Season five was pretty special because of working through the pandemic.

Q Let’s talk about season five of the show because it’s obviously special and different. How did it feel working on it in real time?

I edited episode 506, which takes place the day after the murder of George Floyd. That was a really difficult process and extremely stressful. It kind of gave me flashbacks to working on “13th” as an assistant editor. There were scenes I cut and would watch, then put my head down and cry because the material is just so deep. It’s so heavy.

There’s a lot of therapy that goes on when working on something like that. I think I was able to deal with some trauma of my own with police abuse and things that have happened to me in the past. There’s something special that goes on when you’re doing something like that. It can be extremely difficult, but it’s also rewarding. And then to see the reactions of not just the fans — I think that season, activists were talking about it — was extremely gratifying.

I’ll add a bit about the experience of working on the show during such a turbulent time and knowing that the crew was out there making this thing and doing everything that they could to keep everyone safe. They did a fantastic job. Ava and her team were constantly keeping a finger on the pulse of what was happening, and we were working that into the themes of the show.

In terms of the other seasons, obviously the show is great and there’s drama and there’s things happening, and we do touch on social justice issues and current issues, but there was something about making it in the moment and experiencing things together as a show.

Sean Linal Peterkin. PHOTO: Christopher Fragapane.

I didn’t work on season five, but “Queen Sugar” is always trying to address what’s going on in the community and the world at large, channeling it into the characters and how the outer world affects their lives. I’ve been through a few things myself with police, growing up in New York, and after I saw “When They See Us,” I ran into Ava at the ARRAY campus. She asked, ‘What’d you think? Tell me everything.’ I wrote her sort of a mini-essay of my experiences and what I’ve gone through, and she just gave me the most heartwarming loving response. Ava has always been a mentor and super-supportive.

Q You must feel really proud of your work on the show, but I’m sure it was also pretty exhausting to take on that kind of stress, especially at that time.

There’s something about Ava as a leader in the community, and when she voices her opinion and her perspective on things that are happening in the world, like George Floyd, it’s powerful and it’s meaningful. And I think it resonates. What she says makes an impact, and the same is true for what she does. She creates things like Array Crew that aims to diversify the industry. Thanks to Array, we are making progress in how Black people, Latinx, indigenous people, and the LBGTQ+ communities are represented in front of and behind the camera.

What’s been magical about working on this show is that you always feel like you’re part of something, like you’re making a difference.

I always get emotional about “Queen Sugar.” Same as Alexander, I binge-watched season one, and I just couldn’t stop watching it. “Queen Sugar” has a continuous thread throughout every season; the characters are trying to push forward towards progression — inner progression within the characters themselves, and in their relationships to their family and the community at large. That’s a common thread throughout every season, and I think that’s great television and great for our society to help us to all be better people.

Q Is there a favorite scene you’ve cut that meant a lot to each of you personally?

I think for me the very last scene in [episode] 506 is a scene where Ralph Angel (Kofi Siriboe) and Darla (Bianca Lawson) have the talk with Blue (Ethan Hutchison) about what happened with George Floyd, what’s going on with the Black Lives Matter movement, and how to deal with police encounters in general. That was extremely impactful for me. I grew up without my dad, who was Black, so I never had that talk. I grew up with my mother, who’s Jewish. It was something that I never really got to experience as a kid, so cutting that scene was special for me because I felt like I was going through it and also, hopefully, sharing that moment with other young Black and brown boys and girls who need to have that talk and maybe lack that person in their lives.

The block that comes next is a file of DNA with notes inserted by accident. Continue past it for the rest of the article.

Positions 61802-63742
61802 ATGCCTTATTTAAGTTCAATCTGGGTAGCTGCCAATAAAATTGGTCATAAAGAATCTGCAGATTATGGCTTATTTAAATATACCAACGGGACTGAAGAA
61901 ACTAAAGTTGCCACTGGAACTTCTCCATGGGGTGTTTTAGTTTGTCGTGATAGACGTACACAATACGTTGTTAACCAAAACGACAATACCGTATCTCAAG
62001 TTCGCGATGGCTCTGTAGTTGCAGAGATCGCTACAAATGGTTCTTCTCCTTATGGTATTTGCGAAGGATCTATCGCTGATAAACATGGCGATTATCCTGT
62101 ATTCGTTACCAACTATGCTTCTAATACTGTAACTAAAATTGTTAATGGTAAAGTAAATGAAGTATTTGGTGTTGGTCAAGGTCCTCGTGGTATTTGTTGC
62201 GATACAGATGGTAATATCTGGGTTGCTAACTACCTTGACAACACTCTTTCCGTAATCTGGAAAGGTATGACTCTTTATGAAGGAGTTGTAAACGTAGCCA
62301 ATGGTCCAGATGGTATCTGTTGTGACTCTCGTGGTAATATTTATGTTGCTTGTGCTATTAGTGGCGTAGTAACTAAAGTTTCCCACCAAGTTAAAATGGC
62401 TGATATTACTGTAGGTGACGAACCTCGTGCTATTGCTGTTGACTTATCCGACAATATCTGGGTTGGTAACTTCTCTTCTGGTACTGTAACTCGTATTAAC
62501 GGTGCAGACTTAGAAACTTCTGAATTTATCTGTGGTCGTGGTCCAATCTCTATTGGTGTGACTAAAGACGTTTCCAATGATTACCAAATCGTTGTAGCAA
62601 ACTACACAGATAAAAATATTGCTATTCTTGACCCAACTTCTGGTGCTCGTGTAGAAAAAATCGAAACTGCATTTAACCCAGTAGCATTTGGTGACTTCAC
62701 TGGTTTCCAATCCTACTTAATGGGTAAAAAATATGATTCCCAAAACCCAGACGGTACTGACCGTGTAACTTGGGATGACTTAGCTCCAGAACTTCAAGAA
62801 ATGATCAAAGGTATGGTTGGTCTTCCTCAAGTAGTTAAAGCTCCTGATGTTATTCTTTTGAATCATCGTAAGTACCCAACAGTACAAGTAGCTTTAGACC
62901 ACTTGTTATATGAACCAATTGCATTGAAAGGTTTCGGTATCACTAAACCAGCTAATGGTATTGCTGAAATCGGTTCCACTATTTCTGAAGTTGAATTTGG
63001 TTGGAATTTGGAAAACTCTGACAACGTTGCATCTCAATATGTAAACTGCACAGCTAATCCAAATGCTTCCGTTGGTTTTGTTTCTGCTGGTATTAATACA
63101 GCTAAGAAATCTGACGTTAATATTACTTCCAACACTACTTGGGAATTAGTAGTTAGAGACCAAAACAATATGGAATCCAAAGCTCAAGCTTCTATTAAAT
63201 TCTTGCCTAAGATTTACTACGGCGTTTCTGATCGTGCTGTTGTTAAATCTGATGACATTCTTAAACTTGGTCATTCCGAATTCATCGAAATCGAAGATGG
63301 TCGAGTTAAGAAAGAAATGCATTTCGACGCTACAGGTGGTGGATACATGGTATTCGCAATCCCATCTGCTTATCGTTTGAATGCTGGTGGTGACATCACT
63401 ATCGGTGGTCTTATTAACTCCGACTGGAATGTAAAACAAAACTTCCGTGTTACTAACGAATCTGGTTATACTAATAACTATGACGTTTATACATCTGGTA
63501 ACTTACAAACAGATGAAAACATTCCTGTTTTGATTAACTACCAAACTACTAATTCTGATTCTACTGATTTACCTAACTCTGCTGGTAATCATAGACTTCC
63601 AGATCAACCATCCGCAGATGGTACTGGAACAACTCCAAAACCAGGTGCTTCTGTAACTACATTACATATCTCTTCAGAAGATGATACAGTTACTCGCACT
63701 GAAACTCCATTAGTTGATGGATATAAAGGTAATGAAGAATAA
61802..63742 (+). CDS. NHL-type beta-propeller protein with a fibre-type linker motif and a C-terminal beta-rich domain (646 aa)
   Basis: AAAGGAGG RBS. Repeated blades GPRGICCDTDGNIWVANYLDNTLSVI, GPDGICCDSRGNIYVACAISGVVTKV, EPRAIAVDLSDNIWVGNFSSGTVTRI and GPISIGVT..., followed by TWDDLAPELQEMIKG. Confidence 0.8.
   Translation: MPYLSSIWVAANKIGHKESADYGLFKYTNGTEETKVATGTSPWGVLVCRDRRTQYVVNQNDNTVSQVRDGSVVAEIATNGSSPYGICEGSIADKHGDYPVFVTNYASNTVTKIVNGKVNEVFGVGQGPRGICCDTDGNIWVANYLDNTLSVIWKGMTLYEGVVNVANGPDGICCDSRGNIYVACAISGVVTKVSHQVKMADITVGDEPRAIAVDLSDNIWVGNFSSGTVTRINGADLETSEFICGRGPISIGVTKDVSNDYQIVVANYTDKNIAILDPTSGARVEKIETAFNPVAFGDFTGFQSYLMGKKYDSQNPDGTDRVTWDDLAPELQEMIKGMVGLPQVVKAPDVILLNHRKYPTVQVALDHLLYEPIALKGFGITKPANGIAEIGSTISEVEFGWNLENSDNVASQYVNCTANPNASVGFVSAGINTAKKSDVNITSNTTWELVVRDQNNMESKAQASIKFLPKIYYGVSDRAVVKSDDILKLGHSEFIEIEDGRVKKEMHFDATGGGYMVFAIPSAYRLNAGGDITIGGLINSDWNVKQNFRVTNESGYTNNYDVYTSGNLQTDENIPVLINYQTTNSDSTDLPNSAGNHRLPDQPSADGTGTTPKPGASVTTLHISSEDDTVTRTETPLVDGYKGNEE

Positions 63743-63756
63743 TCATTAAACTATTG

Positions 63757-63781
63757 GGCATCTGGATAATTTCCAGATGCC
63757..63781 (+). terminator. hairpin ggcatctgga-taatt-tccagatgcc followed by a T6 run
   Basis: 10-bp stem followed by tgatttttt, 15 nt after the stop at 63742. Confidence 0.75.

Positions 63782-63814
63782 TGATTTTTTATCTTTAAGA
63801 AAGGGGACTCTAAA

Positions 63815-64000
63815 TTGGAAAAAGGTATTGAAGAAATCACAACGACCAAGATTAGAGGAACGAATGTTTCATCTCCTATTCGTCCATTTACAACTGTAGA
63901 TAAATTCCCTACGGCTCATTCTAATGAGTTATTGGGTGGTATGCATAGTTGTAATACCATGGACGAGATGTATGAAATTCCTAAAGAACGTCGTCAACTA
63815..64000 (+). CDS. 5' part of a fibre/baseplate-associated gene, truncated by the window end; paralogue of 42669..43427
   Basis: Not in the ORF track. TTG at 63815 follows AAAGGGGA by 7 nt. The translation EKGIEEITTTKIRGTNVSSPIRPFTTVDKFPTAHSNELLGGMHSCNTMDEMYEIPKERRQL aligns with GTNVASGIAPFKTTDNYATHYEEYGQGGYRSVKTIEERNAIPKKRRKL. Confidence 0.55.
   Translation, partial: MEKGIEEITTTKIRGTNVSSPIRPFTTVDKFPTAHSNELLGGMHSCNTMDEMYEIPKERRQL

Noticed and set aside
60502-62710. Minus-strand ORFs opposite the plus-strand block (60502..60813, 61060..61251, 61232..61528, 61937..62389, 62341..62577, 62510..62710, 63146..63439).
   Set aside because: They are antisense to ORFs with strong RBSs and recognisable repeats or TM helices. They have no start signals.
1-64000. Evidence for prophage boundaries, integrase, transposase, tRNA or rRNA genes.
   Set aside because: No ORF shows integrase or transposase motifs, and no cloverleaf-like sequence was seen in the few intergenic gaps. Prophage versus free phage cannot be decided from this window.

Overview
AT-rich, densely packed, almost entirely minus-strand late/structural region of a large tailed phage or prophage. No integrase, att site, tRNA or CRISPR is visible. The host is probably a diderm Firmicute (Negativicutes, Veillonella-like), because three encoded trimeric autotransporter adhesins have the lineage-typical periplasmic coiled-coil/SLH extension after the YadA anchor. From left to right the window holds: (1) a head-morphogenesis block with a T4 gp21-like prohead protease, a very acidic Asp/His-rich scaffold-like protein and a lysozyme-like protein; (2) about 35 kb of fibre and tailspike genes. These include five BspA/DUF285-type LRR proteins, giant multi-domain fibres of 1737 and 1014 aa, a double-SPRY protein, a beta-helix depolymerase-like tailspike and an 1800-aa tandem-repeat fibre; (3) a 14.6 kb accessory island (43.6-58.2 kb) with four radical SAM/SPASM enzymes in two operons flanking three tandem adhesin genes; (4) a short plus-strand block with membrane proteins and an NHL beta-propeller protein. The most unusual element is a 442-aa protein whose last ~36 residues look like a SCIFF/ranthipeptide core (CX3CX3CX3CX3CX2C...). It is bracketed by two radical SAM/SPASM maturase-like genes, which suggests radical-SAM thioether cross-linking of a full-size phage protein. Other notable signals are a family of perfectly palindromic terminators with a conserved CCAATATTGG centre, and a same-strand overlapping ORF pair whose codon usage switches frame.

Like you, Alex, I was just raised by my mother. I never met my dad, either. I can’t speak about what I’ve cut in season six because it hasn’t aired but in previous seasons, there was this one scene — actually multiple scenes — where Blue loses Kenya, his doll, and Ralph Angel goes to the garbage and tries to find his son’s doll. I remember growing up with gender stuff; my mother bought me the Michael Jackson doll, and other people in my family were like, ‘He’s a boy, why are you buying him dolls?’ My mother would just ignore them, but my family was really giving us a hard time. I loved that Blue had a father who confirmed that — whatever you want to do, whatever you want to be. I wish that I’d had that experience with a father, but I’m glad my mother was strong and there for me. That was a really touching moment in “Queen Sugar” that resonated with what I went through.

Alexander Aquino. PHOTO: Christopher Fragapane.

I cut a scene in [episode] 507 where Ralph Angel and Blue are confronted by a police officer while they decide to hold their own protest, and the officer threatens Blue. Kofi, who plays Ralph Angel, and Ethan, who plays Blue, were both in tears. There was one take in particular where they went to a really emotional place, and it was beautiful to watch.

The crew is diverse and even editorial is diverse.

Another one that I remember distinctly when I was an assistant editor with Shoshanah. It’s the scene where Nova walks into the cemetery and stands there, and she takes a beat and says, “Hi, Mama.” It just destroyed me because I lost my mom back in 2008. I was like,

“How am I going to finish these dailies?” But I powered through it. You’re not expecting to have it take you to that emotional place, and in a lot of ways, it reconnects you to those things. I think that’s what makes the show so good.

Q What might other production teams learn from the culture of Array?

Obviously diversity is a big goal of Array, and in particular, “Queen Sugar.” All the directors were women or people who identified as women. The crew is diverse and even editorial is diverse. It’s pretty rare to work on a show that had that many Black people and other people of color. I think it’s really important that we get to a place in the industry where we push for that and where it becomes the norm. This is why Array Crew was created.

Everybody who’s worked on the show — from the PAs and catering people on-set to the executive producers — are pouring some part of themselves into these stories, into this show. It makes everyone feel more connected. Everyone has a stake in it. And I think that shines through when people watch the show, or at least I hope it does. I think we all hope it does.

This interview has been edited for length and clarity.


Kristin Marguerite Doidge is a freelance writer in Los Angeles.